From Quantitative Easing by Carola Binder:
Noah Smith calls the Euler Equation "The Equation at the Core of Macro." He explains, "For the uninitiated, the Consumption Euler (pronounced "oiler") Equation is sort of like the Flux Capacitor that powers all modern 'DSGE' macro models." He adds:
"This equation underlies every DSGE model you'll ever see, and drives much of modern macro's idea of how the economy works. So why is Eichenbaum, one of the deans of modern macro, pooh-poohing it?
Simple: Because it doesn't fit the data. The thing is, we can measure people's consumption, and we can measure interest rates. If we make an assumption about people's preferences, we can just go see if the Euler Equation is right or not!"
Noah points to a 2006 paper that uses US data to calculate the interest rate implied by the Euler equation under various assumptions about preferences. The authors compare this Euler equation rate with a money market rate, and find that the two series differ significantly. Noah writes:
"If this paper is right - and one paper is not enough to be conclusive - then essentially all modern DSGE-type macro models currently in use are suspect. The consumption Euler Equation is an important part of nearly any such model, and if it's just wrong, it's hard to see how those models will work... We need a whole literature of papers analyzing whether the Euler Equation is usable or not."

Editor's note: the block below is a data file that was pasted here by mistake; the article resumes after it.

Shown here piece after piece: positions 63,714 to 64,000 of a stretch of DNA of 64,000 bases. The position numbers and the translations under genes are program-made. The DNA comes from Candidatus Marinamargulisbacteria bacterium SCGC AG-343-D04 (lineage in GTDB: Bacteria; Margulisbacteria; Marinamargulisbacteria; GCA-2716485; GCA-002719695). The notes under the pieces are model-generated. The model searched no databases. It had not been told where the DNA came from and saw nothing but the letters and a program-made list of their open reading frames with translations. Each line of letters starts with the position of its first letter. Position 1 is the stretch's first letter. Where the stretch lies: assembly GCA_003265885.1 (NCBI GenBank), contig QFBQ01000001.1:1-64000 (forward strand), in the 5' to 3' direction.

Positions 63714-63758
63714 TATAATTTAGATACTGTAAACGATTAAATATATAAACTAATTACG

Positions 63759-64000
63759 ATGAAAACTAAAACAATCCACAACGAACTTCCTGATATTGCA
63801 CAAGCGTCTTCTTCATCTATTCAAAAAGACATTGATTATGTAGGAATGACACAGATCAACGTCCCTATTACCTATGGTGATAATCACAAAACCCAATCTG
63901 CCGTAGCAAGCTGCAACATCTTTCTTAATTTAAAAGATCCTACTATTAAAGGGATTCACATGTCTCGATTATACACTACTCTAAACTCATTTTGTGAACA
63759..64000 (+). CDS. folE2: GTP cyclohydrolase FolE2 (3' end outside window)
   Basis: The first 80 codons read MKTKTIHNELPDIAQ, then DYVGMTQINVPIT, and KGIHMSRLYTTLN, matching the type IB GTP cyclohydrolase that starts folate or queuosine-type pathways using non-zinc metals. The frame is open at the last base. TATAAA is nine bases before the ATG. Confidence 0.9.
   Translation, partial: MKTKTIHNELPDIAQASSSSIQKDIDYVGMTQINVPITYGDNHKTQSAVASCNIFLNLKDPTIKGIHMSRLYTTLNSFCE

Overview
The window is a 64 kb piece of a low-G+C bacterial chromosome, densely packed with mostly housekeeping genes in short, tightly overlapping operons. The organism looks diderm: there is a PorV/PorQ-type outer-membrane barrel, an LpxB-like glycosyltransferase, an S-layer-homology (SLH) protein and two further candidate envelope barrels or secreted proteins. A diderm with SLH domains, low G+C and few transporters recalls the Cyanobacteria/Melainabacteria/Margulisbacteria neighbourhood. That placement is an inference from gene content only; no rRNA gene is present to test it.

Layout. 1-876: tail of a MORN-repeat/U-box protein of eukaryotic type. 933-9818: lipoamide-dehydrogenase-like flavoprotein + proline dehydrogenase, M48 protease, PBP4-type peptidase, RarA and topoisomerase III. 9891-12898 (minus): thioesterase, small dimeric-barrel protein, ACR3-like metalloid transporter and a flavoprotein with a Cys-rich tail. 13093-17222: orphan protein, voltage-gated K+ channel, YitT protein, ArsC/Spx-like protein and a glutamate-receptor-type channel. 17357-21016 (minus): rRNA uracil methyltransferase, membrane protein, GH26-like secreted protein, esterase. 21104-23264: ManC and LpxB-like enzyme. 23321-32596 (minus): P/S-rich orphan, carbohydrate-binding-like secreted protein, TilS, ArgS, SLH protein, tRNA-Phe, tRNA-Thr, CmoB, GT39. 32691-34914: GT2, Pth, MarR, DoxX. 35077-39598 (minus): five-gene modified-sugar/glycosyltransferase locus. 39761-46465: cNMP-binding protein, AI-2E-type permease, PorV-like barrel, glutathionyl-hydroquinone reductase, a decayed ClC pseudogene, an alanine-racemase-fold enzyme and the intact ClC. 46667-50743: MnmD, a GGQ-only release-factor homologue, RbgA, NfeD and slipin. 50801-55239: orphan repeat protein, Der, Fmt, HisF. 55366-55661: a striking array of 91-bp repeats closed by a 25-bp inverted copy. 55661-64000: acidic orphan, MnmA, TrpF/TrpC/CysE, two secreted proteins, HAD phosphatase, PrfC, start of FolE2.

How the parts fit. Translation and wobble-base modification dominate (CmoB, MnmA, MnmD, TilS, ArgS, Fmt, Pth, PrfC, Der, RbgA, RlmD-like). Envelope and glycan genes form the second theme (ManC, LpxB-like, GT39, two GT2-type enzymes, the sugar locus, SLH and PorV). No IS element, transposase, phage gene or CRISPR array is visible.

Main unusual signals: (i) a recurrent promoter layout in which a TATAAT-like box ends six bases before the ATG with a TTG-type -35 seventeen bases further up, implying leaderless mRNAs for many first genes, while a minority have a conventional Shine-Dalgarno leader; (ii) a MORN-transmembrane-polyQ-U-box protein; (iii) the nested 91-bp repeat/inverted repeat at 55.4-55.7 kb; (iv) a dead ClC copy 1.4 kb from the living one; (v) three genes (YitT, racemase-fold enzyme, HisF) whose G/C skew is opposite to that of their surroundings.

I just want to make the point that Euler equations are not only part of "modern DSGE-type macro models," and that we do have a pretty big empirical literature on the Euler equation. Here are lecture notes from a microeconomics course deriving the Euler equation.
DSGE stands for dynamic stochastic general equilibrium. It is really the D of DSGE that brings in the Euler equations. Optimization problems--which are what a lot of economists and even non-economists solve-- whether deterministic or stochastic, whether partial or general equilibrium, havefirst-order conditions. Dynamic optimization problems have more than one time period, so you can have first-order conditions in consumption in different time periods. Combine these first-order conditions in consumption with a budget constraint and you get an Euler equation--whether or not you are writing down a DSGE model. The most obvious ways to get rid of the Euler equation are to get rid of optimization (a la Campbell and Mankiw 1991), add other constraints (liquidity constraints, incomplete markets), or pick weird preference relations that make utility non-time-separable (a la Campbell Cochrane 1999).